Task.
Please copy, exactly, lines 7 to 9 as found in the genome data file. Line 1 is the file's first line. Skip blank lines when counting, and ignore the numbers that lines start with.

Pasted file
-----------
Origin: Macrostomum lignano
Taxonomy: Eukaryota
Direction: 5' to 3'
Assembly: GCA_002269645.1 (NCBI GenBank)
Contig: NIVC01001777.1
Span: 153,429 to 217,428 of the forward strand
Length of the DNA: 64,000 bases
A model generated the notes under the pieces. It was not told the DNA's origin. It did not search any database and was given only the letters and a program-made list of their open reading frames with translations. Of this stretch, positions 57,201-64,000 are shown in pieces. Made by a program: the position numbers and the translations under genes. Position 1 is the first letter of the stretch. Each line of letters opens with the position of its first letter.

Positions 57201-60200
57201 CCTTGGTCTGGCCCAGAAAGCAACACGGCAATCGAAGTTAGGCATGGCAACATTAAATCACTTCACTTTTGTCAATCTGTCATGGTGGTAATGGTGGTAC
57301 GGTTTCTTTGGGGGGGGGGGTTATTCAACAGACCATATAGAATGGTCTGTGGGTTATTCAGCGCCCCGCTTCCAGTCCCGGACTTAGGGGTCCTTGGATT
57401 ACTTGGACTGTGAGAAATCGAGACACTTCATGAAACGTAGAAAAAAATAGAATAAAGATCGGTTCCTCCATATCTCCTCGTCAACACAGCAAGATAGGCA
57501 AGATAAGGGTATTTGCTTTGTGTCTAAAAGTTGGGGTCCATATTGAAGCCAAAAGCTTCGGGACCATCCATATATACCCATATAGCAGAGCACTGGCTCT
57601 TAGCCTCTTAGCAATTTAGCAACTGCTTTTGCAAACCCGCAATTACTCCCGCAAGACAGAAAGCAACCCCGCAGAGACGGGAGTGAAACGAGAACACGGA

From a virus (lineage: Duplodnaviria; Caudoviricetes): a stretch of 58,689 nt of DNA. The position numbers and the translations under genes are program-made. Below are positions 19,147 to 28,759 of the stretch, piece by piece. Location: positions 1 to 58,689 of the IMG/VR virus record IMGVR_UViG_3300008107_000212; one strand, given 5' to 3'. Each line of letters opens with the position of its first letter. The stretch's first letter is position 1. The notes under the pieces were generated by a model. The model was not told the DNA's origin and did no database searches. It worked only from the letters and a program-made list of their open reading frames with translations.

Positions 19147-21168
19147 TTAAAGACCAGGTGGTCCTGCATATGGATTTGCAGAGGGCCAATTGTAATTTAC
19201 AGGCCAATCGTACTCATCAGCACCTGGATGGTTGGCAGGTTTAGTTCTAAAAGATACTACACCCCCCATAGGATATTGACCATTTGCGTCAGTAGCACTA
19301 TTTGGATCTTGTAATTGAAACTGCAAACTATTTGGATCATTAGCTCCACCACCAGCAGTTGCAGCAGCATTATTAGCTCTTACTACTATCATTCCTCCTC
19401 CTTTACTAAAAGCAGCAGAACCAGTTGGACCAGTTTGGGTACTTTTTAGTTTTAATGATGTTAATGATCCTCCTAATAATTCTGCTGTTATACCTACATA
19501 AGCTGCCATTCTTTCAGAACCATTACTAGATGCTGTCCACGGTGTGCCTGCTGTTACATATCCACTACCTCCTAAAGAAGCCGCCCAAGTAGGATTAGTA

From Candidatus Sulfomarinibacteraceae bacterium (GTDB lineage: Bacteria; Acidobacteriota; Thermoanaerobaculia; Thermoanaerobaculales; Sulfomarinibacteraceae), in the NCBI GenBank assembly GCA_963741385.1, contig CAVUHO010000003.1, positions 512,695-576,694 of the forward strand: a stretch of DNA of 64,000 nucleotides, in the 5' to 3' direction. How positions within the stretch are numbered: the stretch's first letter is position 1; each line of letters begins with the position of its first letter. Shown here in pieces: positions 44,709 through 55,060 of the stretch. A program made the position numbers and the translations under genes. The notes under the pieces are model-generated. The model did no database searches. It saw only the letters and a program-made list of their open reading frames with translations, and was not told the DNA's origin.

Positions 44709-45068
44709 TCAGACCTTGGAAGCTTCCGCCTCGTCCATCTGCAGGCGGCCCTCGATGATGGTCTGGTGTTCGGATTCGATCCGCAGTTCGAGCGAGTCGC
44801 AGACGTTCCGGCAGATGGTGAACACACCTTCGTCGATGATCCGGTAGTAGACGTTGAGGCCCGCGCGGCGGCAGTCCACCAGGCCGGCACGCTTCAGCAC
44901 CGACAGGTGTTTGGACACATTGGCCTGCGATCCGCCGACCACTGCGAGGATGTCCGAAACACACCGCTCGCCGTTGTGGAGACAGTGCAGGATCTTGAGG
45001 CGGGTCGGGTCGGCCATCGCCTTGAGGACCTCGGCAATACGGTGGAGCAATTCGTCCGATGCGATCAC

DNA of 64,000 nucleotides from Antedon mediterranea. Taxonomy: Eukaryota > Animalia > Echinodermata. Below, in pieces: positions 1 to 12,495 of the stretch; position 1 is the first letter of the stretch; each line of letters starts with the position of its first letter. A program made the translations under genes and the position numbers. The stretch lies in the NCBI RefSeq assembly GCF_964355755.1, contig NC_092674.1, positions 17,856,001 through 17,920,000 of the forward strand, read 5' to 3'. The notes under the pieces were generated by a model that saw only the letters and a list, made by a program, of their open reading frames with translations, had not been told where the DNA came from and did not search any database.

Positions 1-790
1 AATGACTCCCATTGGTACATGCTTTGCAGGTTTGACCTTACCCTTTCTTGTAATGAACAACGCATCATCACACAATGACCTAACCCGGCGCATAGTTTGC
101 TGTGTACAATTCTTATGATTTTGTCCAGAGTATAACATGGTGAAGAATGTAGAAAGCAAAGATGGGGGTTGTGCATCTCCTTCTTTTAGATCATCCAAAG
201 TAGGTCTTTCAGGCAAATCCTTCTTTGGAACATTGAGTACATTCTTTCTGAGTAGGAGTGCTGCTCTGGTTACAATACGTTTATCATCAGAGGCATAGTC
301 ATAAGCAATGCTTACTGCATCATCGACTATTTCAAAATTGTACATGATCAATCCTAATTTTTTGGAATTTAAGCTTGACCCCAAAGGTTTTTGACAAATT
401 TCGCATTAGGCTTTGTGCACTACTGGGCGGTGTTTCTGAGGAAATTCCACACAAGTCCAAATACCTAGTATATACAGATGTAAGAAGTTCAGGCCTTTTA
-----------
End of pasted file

Length of the DNA: 64,000 bases
A model generated the notes under the pieces. It was not told the DNA's origin. It did not search any database and was given only the letters and a program-made list of their open reading frames with translations. Of this stretch, positions 57,201-64,000 are shown in pieces. Made by a program: the position numbers and the translations under genes. Position 1 is the first letter of the stretch. Each line of letters opens with the position of its first letter.

Positions 57201-60200